Let that sink in. God didn't call us as individual followers but he called us within the context of a church and a community. He calls us into a common discipleship. It's a discipleship that doesn't make sense alone.
Let's go through the different callings that come with being a disciple:
1. We're called to Jesus as a person
Jesus called us not to be a disciple of His teaching but a disciple of how He lived. He has to be our number 1 priority.
2. We're called to obey
Although boasting large numbers the Church in the West is probably the least effective. Most members of the Church are happy to go to meetings, sing loadly, raise their hands; but when it comes to translating that obedience into our lives we tend to fail and if we're not doing that, then it's for nothing.
3. We're called to serve
Jesus himself was a servant. He humbled himself in a tremendous way and we need to do the same thing. If we're all trying to dodge being a servant than we're not doing 'discipleship' right. Think of all the times we complained because we had to go out of our way for someone, or because we didn't feel appreciated enough for working so hard. Jesus never complained and it was never about Him. He was called to a simple life, which means we are called to a simple life too (queue number 4).
4. We're called to a simple life
Everyone likes stuff. An abandunce of stuff can make us comfortable and when we're comfrotable it is very hard to shake away that comfort. It is important that we do not get blinded by it. Life comes in seasons - there will be times when we have a lot and there will be times when we don't. If our life centers around all the things we have the pinch is going to be much more painful when those things are gone.
Service as disciples can also have it's temptations - temptations that Jesus pointed out to his own disciples.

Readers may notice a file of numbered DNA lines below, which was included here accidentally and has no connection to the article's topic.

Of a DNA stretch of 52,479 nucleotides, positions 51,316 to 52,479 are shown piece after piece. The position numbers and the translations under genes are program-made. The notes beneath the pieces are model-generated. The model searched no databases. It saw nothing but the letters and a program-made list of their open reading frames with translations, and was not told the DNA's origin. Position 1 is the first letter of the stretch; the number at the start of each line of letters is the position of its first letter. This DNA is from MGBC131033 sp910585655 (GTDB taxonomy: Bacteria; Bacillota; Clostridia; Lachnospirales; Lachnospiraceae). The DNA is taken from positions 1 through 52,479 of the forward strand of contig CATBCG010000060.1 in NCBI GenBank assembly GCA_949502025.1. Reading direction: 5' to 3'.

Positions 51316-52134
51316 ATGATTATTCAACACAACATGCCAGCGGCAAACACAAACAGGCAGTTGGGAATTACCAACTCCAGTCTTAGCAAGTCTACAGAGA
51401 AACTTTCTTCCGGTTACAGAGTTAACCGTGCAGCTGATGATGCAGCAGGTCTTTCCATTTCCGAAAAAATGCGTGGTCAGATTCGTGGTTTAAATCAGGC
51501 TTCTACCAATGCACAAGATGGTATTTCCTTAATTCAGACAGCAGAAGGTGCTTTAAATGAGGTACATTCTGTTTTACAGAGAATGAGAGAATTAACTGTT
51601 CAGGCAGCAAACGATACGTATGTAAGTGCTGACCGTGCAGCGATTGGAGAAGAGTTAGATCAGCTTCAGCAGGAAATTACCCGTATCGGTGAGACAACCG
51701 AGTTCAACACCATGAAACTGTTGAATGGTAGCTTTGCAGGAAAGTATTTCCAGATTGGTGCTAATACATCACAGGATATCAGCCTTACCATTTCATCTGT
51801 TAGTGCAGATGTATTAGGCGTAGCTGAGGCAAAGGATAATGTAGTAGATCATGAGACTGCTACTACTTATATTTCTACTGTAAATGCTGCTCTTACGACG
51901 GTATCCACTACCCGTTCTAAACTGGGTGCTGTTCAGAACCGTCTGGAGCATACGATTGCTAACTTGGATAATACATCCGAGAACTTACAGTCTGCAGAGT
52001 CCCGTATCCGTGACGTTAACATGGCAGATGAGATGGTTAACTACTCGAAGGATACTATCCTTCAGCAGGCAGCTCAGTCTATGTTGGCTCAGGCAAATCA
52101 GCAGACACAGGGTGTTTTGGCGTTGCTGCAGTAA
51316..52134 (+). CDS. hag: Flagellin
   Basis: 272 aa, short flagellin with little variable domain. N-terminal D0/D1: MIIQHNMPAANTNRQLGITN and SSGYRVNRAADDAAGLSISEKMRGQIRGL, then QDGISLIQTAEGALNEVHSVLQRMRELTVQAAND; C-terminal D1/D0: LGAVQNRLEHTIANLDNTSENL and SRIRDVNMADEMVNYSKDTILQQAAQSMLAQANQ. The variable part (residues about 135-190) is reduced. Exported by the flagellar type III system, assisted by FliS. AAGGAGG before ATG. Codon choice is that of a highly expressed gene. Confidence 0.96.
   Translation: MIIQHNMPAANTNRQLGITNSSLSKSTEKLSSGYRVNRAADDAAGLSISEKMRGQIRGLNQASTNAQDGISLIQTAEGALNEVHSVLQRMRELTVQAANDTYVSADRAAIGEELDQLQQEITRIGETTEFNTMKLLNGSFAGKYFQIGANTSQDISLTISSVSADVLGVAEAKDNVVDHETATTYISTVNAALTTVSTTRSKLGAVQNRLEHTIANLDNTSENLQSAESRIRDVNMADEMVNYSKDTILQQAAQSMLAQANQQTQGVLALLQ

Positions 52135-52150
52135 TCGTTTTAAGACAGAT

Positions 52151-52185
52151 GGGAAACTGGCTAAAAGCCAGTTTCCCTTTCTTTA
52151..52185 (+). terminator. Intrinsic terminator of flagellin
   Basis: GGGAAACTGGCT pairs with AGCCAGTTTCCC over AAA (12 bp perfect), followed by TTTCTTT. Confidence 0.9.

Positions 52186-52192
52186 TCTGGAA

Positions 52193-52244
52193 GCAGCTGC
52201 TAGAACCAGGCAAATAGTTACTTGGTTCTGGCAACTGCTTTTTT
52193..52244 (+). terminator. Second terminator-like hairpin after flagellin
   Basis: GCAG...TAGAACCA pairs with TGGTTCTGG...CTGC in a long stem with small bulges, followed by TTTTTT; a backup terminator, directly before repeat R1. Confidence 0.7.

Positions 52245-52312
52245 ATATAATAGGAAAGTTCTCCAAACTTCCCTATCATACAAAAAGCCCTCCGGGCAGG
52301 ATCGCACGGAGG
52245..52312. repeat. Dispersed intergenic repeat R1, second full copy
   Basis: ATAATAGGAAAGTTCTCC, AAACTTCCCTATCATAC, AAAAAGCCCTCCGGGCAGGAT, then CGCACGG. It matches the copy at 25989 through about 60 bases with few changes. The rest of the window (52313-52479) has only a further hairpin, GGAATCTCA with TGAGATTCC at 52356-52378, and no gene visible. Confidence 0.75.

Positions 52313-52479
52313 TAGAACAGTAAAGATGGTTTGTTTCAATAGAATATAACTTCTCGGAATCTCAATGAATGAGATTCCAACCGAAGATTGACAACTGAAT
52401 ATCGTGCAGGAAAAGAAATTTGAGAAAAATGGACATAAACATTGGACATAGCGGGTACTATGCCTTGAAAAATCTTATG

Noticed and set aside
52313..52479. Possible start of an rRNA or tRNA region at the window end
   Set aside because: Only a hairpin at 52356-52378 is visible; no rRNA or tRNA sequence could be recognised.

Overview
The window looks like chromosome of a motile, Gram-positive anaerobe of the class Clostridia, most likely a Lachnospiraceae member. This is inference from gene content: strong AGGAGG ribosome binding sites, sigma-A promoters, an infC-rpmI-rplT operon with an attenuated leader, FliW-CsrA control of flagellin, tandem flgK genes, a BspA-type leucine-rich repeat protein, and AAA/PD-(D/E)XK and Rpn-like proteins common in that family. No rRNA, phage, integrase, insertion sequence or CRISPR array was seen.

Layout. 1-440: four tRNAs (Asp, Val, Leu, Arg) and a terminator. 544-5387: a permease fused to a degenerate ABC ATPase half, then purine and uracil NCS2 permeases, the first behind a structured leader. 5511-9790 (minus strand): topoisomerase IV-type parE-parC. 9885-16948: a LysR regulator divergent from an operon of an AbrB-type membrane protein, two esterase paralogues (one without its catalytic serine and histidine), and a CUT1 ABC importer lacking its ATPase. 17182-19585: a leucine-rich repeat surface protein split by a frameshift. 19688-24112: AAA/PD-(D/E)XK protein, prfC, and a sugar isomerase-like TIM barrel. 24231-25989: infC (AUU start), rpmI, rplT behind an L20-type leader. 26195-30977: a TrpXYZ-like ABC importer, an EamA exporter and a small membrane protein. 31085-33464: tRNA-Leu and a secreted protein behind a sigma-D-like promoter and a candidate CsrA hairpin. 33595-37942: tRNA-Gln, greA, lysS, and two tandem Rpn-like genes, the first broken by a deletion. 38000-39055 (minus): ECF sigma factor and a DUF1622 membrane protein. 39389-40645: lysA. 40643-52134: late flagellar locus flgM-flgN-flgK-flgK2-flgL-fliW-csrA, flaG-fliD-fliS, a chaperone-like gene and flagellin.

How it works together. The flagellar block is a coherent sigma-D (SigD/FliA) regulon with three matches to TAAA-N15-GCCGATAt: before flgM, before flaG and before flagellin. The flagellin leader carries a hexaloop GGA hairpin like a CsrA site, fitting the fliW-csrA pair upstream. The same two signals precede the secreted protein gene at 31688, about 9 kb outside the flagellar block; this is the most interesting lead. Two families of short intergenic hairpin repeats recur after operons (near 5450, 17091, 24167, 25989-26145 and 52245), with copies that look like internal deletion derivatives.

Firstly, part of discipleship means correcting each other. This does not mean we can blatantly tell someone 'Oh, that was so bad. You're doing it wrong'. We must learn to correct each other productively and help each other grow.
Secondly, Jesus corrected his disciples in their service. The first was their over ambitious service. The disciples had conversations about who would be the greatest in the Kingdom of heaven, they argued over who would get to sit next to Jesus, over who would be seen as the 'best servant'. The second was a self pitying service. Peter told Jesus that he left everything behind for Jesus, he pitied himself.
We must be careful in our service.
5. We're called to suffer
Jesus suffered in every aspect of his life. In the same way we're called to be His disciples till the end, even if that means suffering.
So, let's go full circle. We're called irrespective of our qualifications. Being a disciple, following in the footsteps of Jesus, does not require you to have a certain amount of degrees, to know how to sing, to be a charismatic person.
The Holy Spirit uses you no matter what, as long as you're open to Him. The bottom line is summarised in 1Corinthians 1 : 26 - 27
26 Brothers and sisters, think of what you were when you were called. Not many of you were wise by human standards; not many were influential; not many were of noble birth.27 But God chose the foolish things of the world to shame the wise; God chose the weak things of the world to shame the strong.